BRICS Bank invites new members as Saudi Arabia looks to join

The New Development Bank, the lender created by the BRICS group of nations, will widen its membership as it seeks to boost its capital and counter the influence of Western-dominated multilat-eral banks.

The lender — formed by Brazil, Russia, India, China, and South Africa — will look at increasing the diversity of its members in terms of geography, development stages and on the size of the countries, Dilma Rousseff, the bank’s president, said at its annual meeting in Shanghai on Tuesday.

Saudi Arabia is the latest to discuss joining the bank, the Financial Times has reported, a move that would give the lender more financial muscle. The bank was created in 2014 as a counter-weight to the International Monetary Fund and the World Bank.

The bank’s membership is open to any country within the United Nations. Bangladesh and the UAE became members in 2021, while Egypt joined in February. Uruguay is a prospective member, according to the NDB’s website.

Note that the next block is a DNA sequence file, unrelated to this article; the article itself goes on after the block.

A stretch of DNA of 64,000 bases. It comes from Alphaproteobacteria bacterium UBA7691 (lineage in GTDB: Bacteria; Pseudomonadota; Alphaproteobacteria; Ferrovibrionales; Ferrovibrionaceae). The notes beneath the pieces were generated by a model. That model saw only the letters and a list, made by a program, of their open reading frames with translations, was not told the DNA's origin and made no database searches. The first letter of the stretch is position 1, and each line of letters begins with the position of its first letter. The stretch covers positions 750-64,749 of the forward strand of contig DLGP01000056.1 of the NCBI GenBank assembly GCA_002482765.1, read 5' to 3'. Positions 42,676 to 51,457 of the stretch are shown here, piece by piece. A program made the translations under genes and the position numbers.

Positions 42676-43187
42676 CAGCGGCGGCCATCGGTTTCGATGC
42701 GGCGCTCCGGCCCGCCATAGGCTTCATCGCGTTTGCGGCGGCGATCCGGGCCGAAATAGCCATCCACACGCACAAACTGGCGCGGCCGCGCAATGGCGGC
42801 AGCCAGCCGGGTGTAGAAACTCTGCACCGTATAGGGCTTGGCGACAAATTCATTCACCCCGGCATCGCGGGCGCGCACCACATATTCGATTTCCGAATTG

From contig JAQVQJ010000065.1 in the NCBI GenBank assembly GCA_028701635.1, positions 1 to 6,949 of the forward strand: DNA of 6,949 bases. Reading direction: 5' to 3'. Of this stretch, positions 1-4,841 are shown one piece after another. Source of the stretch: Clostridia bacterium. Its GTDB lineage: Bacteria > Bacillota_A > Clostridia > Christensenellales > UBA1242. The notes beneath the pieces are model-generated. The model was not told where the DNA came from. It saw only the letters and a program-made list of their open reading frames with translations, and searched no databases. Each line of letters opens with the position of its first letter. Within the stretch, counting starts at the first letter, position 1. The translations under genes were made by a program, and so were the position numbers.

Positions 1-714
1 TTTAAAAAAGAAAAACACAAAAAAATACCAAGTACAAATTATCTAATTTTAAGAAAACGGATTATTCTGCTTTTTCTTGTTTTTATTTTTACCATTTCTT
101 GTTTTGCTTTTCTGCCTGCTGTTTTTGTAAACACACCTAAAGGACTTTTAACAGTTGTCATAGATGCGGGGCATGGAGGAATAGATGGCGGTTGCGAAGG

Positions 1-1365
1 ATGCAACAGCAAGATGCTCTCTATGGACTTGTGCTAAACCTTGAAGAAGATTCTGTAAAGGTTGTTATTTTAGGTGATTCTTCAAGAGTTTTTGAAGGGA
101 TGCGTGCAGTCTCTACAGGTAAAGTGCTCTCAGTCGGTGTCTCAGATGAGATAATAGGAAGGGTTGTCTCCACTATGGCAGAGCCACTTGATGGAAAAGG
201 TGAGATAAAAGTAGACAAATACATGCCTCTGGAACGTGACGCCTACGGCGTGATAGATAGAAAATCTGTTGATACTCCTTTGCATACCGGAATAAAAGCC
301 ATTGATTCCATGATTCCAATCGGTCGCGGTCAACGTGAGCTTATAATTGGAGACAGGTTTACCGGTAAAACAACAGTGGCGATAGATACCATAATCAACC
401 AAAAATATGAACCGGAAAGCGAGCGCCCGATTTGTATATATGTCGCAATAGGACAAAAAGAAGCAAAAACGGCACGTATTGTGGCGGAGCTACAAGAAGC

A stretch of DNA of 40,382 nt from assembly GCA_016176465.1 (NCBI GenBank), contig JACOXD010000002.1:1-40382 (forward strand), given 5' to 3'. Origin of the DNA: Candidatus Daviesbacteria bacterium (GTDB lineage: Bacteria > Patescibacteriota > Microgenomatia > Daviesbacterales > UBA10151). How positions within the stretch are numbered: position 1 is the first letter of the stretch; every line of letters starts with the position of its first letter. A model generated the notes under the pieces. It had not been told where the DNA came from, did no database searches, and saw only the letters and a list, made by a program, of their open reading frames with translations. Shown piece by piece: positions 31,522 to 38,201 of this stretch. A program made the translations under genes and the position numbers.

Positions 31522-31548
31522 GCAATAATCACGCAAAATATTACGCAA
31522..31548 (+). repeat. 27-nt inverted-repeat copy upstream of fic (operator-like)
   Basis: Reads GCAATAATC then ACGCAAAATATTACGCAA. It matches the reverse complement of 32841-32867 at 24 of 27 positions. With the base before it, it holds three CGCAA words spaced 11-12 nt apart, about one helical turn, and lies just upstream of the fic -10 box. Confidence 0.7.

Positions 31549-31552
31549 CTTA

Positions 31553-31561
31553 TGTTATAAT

Rousseff, Brazil’s former president, said the new members would contribute resources to the bank to support the diversification of its portfolio and increase its capacity to mobilize funds.

“As a former president of a developing country I know how important multilateral banks are, and how much of a challenge it is to obtain finance or to raise funds on the scale needed to address social and economic challenges in our countries,” she said.

Rousseff said the bank would finance more projects in local currencies in order to strengthen domestic markets and protect its borrowers from the risk of currency fluctuations. Members have currencies that are not fully convertible within the current architecture, she said, and the economies of the global south suffer the impact of sudden fluctuations in their exchange rates.

China’s Vice Premier Ding Xuexiang, speaking at the NDB’s meeting earlier on Tuesday, said he hoped the bank will continue to invite more partners for cooperation, use more resources to support the development of emerging nations, and focus on infrastructure spending.

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